The Global Definition of Social Work: Ontology, Implications and Challenges

Abigail Ornellas, Gary Spolander, Lambert Engelbrecht

Research output: Contribution to journalArticle

11 Citations (Scopus)

Abstract

Summary
The revised global definition for social work promotes the profession’s commitment to social change and development, social cohesion and the empowerment and liberation of people. By reviewing the implications of this definitional shift and locating this within existing influential social work ontological models, the implications for social work within global and national contexts are critically reviewed.

Findings
The changes to the global definition, along with recognition of the importance of strengthening knowledge and theory, encourage critical review of the implications of a shift from an emphasis on individual approaches to the importance of collective and macro perspectives in social work intervention. The location and exploration of these debates using existing key ontological frameworks and socio-economic contexts encourages critical reflection on the purpose, role and function of social work in society.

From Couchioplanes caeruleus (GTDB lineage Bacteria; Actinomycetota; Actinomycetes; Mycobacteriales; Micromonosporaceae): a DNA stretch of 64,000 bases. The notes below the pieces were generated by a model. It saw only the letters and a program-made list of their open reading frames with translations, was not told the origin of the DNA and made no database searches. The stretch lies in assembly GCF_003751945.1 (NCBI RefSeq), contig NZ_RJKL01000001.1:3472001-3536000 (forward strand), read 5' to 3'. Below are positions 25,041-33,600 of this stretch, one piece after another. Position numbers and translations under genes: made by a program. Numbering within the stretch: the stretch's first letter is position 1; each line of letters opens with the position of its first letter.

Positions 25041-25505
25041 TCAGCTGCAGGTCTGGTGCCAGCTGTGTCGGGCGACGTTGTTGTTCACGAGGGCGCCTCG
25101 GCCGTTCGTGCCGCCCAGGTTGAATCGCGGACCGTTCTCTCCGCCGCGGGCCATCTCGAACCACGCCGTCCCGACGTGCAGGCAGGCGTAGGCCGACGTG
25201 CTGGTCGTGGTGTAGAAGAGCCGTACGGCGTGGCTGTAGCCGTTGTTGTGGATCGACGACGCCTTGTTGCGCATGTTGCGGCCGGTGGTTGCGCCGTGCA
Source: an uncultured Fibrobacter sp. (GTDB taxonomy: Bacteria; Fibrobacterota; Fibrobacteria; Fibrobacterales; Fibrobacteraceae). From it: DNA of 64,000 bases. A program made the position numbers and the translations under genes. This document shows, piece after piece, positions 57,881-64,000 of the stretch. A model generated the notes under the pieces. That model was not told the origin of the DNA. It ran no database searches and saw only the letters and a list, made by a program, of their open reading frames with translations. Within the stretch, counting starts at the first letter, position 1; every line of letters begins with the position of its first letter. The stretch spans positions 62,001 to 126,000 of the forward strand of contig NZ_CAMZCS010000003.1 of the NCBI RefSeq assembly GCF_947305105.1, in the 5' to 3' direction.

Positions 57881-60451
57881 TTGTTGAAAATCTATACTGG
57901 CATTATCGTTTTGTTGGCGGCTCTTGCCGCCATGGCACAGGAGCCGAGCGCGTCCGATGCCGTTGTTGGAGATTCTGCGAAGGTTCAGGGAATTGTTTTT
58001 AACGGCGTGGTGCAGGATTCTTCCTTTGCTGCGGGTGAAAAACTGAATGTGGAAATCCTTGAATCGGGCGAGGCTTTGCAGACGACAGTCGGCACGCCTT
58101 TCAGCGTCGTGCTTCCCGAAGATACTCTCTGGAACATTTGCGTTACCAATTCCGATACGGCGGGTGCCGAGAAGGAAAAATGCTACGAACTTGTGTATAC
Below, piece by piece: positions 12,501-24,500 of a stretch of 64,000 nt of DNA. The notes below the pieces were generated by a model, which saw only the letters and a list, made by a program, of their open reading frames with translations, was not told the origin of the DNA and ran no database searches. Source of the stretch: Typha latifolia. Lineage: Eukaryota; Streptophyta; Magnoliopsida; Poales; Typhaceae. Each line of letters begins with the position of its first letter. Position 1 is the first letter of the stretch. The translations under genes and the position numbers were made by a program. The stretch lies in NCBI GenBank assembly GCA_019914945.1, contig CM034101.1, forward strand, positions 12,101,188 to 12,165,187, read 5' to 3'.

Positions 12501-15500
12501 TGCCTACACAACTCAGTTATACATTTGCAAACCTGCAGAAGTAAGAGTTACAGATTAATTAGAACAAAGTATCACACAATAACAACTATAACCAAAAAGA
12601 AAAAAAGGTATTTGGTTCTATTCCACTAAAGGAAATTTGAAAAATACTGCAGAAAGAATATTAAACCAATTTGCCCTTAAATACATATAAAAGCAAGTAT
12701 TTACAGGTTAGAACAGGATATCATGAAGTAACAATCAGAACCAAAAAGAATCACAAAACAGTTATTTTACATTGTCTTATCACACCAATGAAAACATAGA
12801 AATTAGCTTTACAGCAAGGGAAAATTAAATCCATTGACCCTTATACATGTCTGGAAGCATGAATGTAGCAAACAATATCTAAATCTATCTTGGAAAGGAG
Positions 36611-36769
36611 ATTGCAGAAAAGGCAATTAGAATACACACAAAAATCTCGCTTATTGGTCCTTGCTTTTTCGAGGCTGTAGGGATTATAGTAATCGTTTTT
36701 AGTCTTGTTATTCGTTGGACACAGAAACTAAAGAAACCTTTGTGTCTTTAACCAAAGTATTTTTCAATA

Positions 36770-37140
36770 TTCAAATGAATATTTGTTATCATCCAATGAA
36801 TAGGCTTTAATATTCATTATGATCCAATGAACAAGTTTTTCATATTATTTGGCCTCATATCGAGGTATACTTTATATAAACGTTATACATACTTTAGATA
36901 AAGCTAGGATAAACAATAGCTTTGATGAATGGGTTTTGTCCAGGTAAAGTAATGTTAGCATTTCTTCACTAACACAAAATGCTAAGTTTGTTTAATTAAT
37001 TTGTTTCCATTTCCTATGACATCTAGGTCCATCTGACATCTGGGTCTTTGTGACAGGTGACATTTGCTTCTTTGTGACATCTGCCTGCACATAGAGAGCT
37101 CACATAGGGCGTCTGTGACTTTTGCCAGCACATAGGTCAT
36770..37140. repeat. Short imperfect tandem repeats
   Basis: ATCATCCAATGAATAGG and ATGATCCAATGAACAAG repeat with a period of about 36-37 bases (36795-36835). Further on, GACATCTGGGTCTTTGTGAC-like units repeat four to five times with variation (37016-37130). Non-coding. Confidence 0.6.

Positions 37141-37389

Implications
Social work must critically review what it means by, along with the implications of, the profession’s commitments. The profession needs to consider how theory, its academic discipline and social work interventions support these commitments. The critical examination of ontological frameworks, indigenous knowledge and social work interventions is vital to inform social work education and practice to enable a reinvigorated profession able to address the contemporary challenges of both society and individuals.
Original languageEnglish
Pages (from-to)222-240
Number of pages19
JournalJournal of Social Work
Volume18
Issue number2
Early online date12 Jun 2016
DOIs
Publication statusPublished - 1 Mar 2018

Keywords

  • Social work
  • global social work definition
  • ontology
  • neoliberalism
  • critical reflection
  • globalisation
  • international social work

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